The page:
Flux data

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Images, Maps, Spectra and SEDs

link to NED page

Infrared data

Radio data

Optical data

Spitzer 70um DataPKS0117-15_files/0117_70um.fits
Spitzer 160um DataPKS0117-15_files/0117_160um.fits
VLA 5 GHzPKS0117-15_files/0117-155.ICL001.6
ESO Optical spectraPKS0117-15_files/

Spitzer IRS spectra


(Top) 5Ghz

Morganti et al. (1993)

(Bottom) Image of 0117-15 at 6-cm with superimposed vectors indicating the projected electric field direction. The vectors are proportional in length to the fractional polarisation (1 arcsec = 0.081 ratio). The contour levels are: , 1, 2, 4, 8, 16, 32, 64, 128 mJy beam-1. The peak flux is 97.0 mJy beam-1. The cross indicates the position (from di Serego et al. 1994) of the optical galaxy

Morganti et al. (1999)


Optical spectrum taken with ESO telescopes.

Tadhunter et al. (1993)


Spitzer IRS spectra

Dicken et al. (in preperation)

Spitzer 24um DataPKS0117-15_files/0117_24um.fits


Spitzer MIPS infrared photometric observations. Left to right: 24 microns, 70 microns and 160 microns (when available). FOV are 5x5 arcmins for 24 microns, 5x2.5 arcmins for 70 microns and 0.5x5 arcmins for 160 microns.

Dicken et al. (2008)

Next objectPKS0123-01.html
Frequency       Flux      Units	                Reference                
5GHz	         1.6	       Jy                       Morganti et al. (1993)
[OIII]                -13.92        Log erg/cm2/s    Tadhunter et al. (1993) 15GHz core	<2.4         mJy                    Dicken et al. (2008)
22 GHz core	<2.8         mJy	                 Dicken et al. (2008)
24 microns	6.1	       mJy	                 Dicken et al. (2008)
70 microns	20.2         mJy	                 Dicken et al. (2008)
160 microns	46.4         mJy	                 Dicken et al. (2008)
X-ray            	-	        -	                 -

Other name:


RA (j2000):

Dec (j2000):

Optical class:

Radio Class:


01 20 27.16

-15 20 17.8




Gemini imagePKS0117-15_files/p0117.fits


    This is a double lobed radio galaxy with a typical FRII structure. No core has been detected. Both lobes have clear hot spots, and the southern lobe shows a clear bend in a direction almost perpendicular to the line connecting the two lobes. Similar structure detected, e.g., in 3C 326 (Ekers et al. 1978) has been explained as result of a precessing beam. An alternative explanation has been suggested from a systematic study of bridges in double radio sources by Leahy & Williams (1984). The sharp distortion often observed in these sources can be expected as consequence of the interaction between the strong back-flow and the galactic atmosphere, if the jet is much lighter than the confining medium (Morganti et al. 2002). The radio lobe on the same side as the extended emission lines is closer to the nucleus and has the lower fractional polarization. This may indicate a higher depolarization but confirmation will require observations at different frequencies.

    The Gemini optical image of this NLRG/FRII, taken in excellent seeing conditions (FWHM = 0.5 arcsec), shows a high-surface-brightness triple nucleus system of ∼9 kpc diameter co-aligned along PA = 8◦ (Ramos Almeida et al. 2011a, Fig. B42). In addition, a shell is detected on the western side of the radio galaxy extending up to 21 kpc, for which we measure a surface brightness of μ_V = 25.1 mag arcsec−2 , as well as an arc-like structure of μ_V = 21.3 mag arcsec−2, and a companion galaxy ∼9 and ∼17 kpc to the NE of the central nucleus, respectively. Interestingly, the NE arc shows a gap close to its interception with the axis of the large-scale radio structure (PA = 35 degrees). This suggests a possible interaction between the arc and the radio jet. However, although the central triple structure shows some resemblance with the structures found closely aligned with the radio axes of some high-redshift radio galaxies (e.g. McCarthy et al. 1987; Best, Longair & Rottgering 1996) it is, in fact, significantly misaligned from the radio axis by 27 degrees. Therefore, it is uncertain whether the latter structure is due to jet/cloud interactions. Dust features between the triple system components are tentatively detected in our processed images. The results on the degree of emission-line contamination of the detected features are inconclusive, based on our existing long-slit spectra. Clearly, further optical spectroscopic and NIR imaging observations are required to determine whether the central triple structure is stellar in nature, or represents a manifestation of the “alignment effect” frequently observed in high-redshift radio galaxies.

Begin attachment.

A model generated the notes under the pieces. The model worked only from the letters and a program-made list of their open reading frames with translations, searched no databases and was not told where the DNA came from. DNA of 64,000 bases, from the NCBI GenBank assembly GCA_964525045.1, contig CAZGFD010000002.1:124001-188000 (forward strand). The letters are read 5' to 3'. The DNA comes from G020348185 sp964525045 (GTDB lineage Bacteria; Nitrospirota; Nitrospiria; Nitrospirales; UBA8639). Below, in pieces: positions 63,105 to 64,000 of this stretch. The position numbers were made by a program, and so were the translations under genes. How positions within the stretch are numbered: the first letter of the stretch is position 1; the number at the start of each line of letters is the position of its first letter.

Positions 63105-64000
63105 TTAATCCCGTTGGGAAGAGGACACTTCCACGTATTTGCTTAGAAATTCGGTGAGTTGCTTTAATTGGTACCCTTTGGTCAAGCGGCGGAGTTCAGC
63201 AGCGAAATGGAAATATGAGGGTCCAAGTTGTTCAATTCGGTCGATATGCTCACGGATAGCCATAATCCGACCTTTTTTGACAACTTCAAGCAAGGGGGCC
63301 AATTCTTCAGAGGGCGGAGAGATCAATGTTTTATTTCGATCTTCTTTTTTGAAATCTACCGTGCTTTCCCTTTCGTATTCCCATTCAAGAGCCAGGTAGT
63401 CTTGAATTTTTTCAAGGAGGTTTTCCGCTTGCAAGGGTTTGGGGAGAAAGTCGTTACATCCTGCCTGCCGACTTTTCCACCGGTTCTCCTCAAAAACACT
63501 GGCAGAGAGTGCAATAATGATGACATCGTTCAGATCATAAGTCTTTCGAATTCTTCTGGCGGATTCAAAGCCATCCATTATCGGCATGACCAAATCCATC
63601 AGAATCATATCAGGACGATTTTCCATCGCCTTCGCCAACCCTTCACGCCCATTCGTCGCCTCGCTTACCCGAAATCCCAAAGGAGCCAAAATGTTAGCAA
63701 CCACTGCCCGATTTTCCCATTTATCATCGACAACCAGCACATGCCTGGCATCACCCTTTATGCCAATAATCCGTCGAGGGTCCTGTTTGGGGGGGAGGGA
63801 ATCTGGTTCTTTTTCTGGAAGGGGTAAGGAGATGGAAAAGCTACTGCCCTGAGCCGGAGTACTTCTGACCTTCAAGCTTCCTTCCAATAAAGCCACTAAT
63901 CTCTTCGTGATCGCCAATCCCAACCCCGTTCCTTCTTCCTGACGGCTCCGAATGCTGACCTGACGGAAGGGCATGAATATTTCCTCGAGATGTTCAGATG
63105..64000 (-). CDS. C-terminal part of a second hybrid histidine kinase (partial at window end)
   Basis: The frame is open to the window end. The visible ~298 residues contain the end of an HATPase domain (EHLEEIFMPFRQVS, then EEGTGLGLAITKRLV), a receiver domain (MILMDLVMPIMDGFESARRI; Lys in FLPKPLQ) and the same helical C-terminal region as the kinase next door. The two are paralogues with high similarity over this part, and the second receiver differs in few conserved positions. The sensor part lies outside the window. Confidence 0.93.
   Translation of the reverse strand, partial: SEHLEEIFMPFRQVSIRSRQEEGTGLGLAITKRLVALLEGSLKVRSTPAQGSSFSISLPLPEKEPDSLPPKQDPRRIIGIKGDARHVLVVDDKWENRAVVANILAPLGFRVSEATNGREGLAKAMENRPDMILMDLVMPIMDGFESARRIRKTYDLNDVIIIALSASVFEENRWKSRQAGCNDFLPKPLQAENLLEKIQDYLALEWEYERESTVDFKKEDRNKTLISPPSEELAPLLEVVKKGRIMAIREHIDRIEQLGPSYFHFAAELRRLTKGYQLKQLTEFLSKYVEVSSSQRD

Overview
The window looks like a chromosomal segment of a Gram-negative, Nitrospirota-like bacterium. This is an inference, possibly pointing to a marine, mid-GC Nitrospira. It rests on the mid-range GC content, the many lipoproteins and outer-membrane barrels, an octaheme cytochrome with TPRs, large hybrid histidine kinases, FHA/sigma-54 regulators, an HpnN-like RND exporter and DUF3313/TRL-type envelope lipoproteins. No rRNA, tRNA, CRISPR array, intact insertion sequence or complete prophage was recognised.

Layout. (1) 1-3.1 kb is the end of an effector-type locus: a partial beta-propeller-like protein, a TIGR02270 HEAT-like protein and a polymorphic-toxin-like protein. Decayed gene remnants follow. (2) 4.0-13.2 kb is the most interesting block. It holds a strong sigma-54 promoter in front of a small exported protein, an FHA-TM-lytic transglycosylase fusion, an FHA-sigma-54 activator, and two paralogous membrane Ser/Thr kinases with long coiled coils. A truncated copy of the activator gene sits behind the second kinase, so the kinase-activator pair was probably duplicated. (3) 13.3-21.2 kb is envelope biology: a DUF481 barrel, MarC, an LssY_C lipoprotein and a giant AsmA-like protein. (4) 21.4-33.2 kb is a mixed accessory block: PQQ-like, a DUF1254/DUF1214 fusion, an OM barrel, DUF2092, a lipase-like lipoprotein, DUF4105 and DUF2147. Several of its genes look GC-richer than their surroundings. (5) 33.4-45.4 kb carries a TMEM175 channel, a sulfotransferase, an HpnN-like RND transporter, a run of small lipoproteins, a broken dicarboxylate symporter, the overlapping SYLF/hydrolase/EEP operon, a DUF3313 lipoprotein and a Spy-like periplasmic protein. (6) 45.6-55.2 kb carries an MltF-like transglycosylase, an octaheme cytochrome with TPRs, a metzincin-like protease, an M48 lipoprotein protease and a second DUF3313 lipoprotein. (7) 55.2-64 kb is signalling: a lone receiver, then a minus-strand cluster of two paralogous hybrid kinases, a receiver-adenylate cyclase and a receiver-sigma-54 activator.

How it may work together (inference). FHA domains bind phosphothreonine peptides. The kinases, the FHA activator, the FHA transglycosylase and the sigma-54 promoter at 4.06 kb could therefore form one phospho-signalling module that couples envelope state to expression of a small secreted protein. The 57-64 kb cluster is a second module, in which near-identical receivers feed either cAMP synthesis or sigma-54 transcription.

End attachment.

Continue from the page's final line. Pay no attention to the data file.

The optical spectrum of this galaxy reveals a high ionization spectrum, with both the continuum and the line emission extended in the north-east direction. The continuum shows a strong UV/blue excess and substantial optical polarisation (Tadhunter et al. 2002). This high-redshift FR II radio galaxy is one of the most highly polarized objects in the 2Jy sample at optical/UV wavelengths. Given the high intrinsic polarization (Tadhunter et al. 2002), it is likely that scattered AGN light dominates the UV excess in this source.


Gemini GMOS-S Unsharp masked image

Ramos Almeida et al. (2011a)

Gemini/GMOS-S: median filtered image

    6 cm VLA radio map


Spectral energy distribution.  The blue solid line is fitted to the data from 109 to 1010 Hz. Extrapolating this line from the radio to the infrared SED tests whether non-thermal synchrotron emission from the lobes can contaminate the Spitzer mid-infrared flux. In this case the lobes emission lies out of the Spitzer beam so cannot contaminate the Spitzer data.  The weak, flat spectrum, non-thermal radio core emission is also not likely to contaminate the Spitzer infrared flux data for this object.

Dicken et al. (2008)